More than half of Singaporeans aged 45-64 have yet to plan their retirement
Their inaction towards retirement could be due to the “lack of awareness,” says a study.
Over half (54%) of Singaporeans aged 45-64 have yet to plan their retirement, a study by wealth management services, St. James’s Place Asia, found.
According to the study, Singaporeans’ inaction towards retirement could be due to their lack of awareness, given that 57% of them do not fully understand the available financial products and services that can help them plan for retirement and manage immediate financial issues spurred by the pandemic.
Being unaware of these services, about 48% of those surveyed had to draw down from or reduce retirement contributions since the start of the pandemic.
Middle-aged Singaporeans (55%) were likewise unprepared for inflation, according to the study, which is why most of them (72%) are making lifestyle sacrifices now in the hope they can enjoy a better retirement.
In retirement, Singaporeans also anticipate that they will need to make further spending cuts, including reducing expenditure on luxury goods (45%), social life (34%), and travel (30%).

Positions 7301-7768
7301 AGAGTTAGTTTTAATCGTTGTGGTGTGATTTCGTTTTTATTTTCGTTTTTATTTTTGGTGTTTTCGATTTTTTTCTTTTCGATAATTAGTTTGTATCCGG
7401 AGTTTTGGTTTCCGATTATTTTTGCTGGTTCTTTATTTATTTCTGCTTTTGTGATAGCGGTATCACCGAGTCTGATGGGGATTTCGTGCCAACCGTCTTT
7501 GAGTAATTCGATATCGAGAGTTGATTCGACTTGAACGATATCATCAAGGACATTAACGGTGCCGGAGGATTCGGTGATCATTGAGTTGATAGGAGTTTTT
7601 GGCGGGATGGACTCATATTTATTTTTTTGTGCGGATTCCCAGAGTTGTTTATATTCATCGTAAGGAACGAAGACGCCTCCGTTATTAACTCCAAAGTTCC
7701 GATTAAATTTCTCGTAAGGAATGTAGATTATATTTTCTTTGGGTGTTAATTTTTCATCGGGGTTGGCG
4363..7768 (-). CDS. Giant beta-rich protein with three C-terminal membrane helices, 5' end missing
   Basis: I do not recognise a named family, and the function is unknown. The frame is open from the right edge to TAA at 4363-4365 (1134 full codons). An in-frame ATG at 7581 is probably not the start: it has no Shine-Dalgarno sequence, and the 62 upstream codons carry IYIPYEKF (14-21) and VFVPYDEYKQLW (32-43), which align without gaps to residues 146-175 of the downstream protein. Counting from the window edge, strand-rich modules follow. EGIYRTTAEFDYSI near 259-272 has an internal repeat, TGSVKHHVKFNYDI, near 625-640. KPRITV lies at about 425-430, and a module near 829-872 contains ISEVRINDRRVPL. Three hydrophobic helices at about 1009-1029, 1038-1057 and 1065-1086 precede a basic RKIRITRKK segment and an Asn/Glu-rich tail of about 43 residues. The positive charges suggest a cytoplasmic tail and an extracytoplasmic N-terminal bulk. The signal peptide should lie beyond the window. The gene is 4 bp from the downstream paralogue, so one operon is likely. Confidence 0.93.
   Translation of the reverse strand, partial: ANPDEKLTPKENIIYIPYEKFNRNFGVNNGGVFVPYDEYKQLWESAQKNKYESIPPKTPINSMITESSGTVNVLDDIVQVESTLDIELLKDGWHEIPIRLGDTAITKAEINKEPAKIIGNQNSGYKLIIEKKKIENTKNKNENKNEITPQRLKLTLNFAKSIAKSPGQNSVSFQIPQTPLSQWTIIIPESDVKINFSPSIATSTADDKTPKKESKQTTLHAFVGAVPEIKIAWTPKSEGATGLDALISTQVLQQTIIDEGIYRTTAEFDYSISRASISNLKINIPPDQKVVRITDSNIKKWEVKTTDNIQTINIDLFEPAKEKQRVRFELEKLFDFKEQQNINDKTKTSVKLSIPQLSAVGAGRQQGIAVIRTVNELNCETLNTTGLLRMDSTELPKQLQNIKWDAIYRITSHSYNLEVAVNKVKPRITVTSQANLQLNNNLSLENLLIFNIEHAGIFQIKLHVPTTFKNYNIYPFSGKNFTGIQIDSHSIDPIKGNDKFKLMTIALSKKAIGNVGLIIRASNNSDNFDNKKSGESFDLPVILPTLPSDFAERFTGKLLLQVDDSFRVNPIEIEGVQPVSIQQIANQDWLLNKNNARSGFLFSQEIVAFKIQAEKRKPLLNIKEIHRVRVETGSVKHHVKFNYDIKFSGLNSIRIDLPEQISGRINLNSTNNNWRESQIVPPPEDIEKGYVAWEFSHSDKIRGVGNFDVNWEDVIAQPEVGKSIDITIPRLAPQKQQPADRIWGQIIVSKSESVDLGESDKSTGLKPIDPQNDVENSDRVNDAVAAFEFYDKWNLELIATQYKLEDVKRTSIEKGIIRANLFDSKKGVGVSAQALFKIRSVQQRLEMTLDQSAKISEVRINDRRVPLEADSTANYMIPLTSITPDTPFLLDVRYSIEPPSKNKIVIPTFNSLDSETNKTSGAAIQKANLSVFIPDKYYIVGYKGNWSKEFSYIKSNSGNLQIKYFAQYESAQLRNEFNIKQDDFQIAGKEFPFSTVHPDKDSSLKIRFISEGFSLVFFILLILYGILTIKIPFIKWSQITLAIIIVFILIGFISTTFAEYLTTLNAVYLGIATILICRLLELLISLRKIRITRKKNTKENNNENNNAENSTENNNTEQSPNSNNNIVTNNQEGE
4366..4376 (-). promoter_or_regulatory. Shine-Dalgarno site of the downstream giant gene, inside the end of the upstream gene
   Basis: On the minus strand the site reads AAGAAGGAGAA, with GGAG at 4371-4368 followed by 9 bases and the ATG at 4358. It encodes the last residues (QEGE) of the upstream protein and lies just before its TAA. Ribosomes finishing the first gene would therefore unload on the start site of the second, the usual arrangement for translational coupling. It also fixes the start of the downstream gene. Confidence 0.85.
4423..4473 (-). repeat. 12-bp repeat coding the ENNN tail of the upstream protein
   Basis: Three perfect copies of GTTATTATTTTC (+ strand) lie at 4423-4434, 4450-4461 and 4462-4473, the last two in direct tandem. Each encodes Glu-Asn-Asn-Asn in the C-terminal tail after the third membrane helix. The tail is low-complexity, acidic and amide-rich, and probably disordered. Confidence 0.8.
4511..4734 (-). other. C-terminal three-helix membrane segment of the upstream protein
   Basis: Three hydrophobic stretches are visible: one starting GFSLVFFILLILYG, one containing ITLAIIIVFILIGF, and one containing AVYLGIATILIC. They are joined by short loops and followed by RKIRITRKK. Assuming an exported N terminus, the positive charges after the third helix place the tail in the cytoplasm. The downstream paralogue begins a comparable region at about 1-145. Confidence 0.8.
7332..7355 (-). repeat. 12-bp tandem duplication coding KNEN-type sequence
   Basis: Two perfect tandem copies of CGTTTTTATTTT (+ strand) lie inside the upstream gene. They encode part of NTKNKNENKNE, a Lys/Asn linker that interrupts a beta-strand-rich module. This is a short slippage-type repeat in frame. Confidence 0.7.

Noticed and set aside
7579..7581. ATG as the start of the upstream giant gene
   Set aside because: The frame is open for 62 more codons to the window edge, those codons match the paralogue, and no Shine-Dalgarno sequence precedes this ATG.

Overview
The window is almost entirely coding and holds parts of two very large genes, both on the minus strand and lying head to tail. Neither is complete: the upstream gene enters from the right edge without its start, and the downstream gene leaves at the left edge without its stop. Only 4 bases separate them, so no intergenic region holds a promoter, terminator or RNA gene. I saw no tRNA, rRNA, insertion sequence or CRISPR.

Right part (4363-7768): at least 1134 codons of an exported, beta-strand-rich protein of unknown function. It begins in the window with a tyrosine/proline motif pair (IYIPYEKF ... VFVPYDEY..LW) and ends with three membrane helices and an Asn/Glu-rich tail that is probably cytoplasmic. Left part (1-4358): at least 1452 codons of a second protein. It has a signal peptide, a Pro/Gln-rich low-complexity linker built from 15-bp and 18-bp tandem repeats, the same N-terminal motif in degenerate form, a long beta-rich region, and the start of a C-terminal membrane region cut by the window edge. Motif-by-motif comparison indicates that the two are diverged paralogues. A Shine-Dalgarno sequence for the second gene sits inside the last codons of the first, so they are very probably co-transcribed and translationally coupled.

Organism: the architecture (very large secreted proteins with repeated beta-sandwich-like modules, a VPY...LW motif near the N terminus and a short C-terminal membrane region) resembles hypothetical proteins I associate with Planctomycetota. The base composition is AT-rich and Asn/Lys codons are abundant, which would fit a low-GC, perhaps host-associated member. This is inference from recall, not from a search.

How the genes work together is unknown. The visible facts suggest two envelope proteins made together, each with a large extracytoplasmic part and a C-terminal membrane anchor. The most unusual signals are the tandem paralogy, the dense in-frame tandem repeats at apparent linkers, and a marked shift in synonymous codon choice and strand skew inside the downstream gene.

Whilst Singaporeans lack preparation for retirement, 82% of those approaching such a stage said they have sought professional financial advice before making major financial decisions, with 90% saying the advice they received has been useful.
Singaporeans said they need advice most on investments (87%), insurance (74%) and retirement planning (72%).
Top sources of financial advice for Singaporeans over 45 years old are now independent advisers and banking relationship managers, surpassing family as the leading source of advice for almost every investment type. Receiving advice face-to-face is critically important to 77% of this age group. For long-term planning, most would prefer to visit a financial adviser (51%) or their bank (31%) over engaging with a robo-advisory platform at just 14%.
“It is heartening to see that so many Singaporeans over 45 are receptive to financial advice as they approach retirement, which is notably higher than for other age groups. This openness to advice is likely due to the increasing complexity of our financial affairs as we age, and the need to plan carefully to avoid passing on issues to the next generation,” Gary Harvey, CEO of SJP Singapore, said.